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Nvidia RTX 4090 GPU breaks world records with staggering 3.7GHz overclock

Nvidia’s RTX 4090 has been overclocked to a rather staggering 3.7GHz and as you might expect, when ramped up that far, the GPU claimed some new world records.

VideoCardz picked up on this one, reporting that overclocking outfit Team OGS took the Galax RTX 4090 HOF – the graphics card we wrote about yesterday that has two 16-pin power connectors, enabling it to be cranked to 1000W – and cooled it with liquid nitrogen to reach 3705MHz (3.705GHz) in the GPUPI benchmark.

OGS achieved 13th place in the rankings for GPUPI, but was the fastest result for a single GPU – the overclockers ahead of the RTX 4090 used multiple graphics cards (eight RTX 3090 GPUs in the case of the top spot – yes, eight).

Now, GPUPI is not a graphically intensive benchmark. In fact, it’s a compute test (calculating Pi to the nth degree with a GPU as the name implies), but the RTX 4090 also grabbed a world record in 3DMark Port Royal, where clock speeds weren’t quite as fast (as it’s a more intensive benchmark).

OGS still hit 3570MHz with liquid nitrogen, though, to score 31,096, enough to claim fifth place in the all-time rankings, but again the RTX 4090 was the top performing solo GPU – the four better scores were achieved by twin RTX 3090 graphics cards.

Analysis: Bigger things to come, no doubt

This is impressive stuff, with the Galax RTX 4090 HOF beating out the other RTX 4090 card in the top rankings here (a Colorful model from China, also cooled by liquid nitrogen) by just over 1,000 points.

And going forward, we can only expect that bigger feats will be achieved, and more records will fall, as is always the case when overclockers get more time to play with a GPU (or CPU) and push it even harder. Indeed, we’ll likely see other overclockers using the Galax HOF (‘Hall Of Fame’) RTX 4090 soon enough, as we know that Norwegian overclocker Rauf has got one (that’s where those leaked pics came from yesterday).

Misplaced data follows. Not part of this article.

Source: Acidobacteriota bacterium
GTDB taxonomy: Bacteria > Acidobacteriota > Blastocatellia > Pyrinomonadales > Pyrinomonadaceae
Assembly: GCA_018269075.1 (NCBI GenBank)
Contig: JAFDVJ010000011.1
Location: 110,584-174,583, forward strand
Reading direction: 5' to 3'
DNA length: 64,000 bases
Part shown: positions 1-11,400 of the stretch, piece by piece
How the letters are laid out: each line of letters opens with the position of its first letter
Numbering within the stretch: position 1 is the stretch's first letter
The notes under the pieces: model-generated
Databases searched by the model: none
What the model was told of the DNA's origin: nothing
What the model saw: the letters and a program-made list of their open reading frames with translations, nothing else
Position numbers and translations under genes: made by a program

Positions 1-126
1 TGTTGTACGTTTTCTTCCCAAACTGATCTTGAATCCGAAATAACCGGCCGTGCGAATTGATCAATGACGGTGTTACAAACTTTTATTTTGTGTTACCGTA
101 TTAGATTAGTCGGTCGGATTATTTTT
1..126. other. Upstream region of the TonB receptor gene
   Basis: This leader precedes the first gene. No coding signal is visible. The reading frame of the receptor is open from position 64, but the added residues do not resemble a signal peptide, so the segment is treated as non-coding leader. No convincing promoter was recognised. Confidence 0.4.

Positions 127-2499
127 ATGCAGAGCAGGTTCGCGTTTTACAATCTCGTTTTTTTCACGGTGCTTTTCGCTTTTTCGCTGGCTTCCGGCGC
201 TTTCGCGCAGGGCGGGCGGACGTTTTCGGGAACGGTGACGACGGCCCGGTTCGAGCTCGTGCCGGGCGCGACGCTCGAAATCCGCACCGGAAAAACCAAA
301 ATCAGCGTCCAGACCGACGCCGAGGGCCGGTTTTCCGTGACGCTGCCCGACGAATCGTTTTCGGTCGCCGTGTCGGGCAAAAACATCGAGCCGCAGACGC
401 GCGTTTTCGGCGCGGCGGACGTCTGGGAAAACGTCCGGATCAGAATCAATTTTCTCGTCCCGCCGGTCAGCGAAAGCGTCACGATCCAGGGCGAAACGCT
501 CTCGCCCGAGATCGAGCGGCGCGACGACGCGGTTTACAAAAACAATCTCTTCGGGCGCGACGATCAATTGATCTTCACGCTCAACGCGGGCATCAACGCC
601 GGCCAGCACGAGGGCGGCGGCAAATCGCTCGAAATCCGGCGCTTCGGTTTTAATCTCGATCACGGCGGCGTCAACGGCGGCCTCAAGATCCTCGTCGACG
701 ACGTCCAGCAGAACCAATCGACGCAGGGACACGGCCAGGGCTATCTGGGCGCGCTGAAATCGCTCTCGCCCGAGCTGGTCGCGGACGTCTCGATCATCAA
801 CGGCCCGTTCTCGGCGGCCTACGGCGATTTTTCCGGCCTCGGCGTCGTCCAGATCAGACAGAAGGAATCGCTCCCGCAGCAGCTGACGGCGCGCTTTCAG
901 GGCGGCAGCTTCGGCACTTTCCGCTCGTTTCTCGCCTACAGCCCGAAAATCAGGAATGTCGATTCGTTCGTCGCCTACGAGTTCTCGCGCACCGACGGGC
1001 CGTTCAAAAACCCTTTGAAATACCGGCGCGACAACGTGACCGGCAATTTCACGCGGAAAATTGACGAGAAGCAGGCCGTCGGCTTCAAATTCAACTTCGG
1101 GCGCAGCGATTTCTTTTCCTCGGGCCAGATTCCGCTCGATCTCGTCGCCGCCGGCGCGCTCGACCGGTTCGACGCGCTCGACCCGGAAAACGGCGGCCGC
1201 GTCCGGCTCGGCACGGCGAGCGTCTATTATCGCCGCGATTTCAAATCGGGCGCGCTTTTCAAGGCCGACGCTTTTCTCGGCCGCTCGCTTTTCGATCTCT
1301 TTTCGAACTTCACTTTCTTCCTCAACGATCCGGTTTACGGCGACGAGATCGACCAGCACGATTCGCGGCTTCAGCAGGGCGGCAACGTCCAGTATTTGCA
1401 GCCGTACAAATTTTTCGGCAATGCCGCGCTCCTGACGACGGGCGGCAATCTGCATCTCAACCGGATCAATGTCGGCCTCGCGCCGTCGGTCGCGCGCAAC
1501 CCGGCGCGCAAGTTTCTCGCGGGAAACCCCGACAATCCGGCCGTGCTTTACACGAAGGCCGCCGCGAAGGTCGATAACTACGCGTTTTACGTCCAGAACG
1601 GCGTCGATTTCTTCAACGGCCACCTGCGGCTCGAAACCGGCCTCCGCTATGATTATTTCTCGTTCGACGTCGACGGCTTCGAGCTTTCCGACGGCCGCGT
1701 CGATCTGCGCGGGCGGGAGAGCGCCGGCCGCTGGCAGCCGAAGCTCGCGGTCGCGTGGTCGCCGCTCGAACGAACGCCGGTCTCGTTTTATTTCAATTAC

The HOF graphics cards from Galax have been around for quite some time (since Nvidia’s 900 series, in fact). They are specifically designed to be used in extreme overclocking scenarios, and with ridiculous wattages, like 1000W or more (we don’t actually know what the power usage was in these record attempts, as we’re not told, but you can bet it was seriously hefty). They’re not cards intended to be bought by consumers, with HOF models being pricey and produced in limited numbers for that niche overclocking audience.

Back in the real world, consumers who are well-off enough to afford an RTX 4090 for their PC are still worried about power consumption and reported incidents of melted cables, and we’re waiting to hear from Nvidia on this score.

Meanwhile, later today we can look forward to the launch of AMD’s RDNA 3 flagship and seeing how that will compare to Nvidia’s Lovelace top dog – with power efficiency expected to be much better for Team Red. How overall performance and relative pricing will stack up will, of course, also be key factors.

Source: TechRadar

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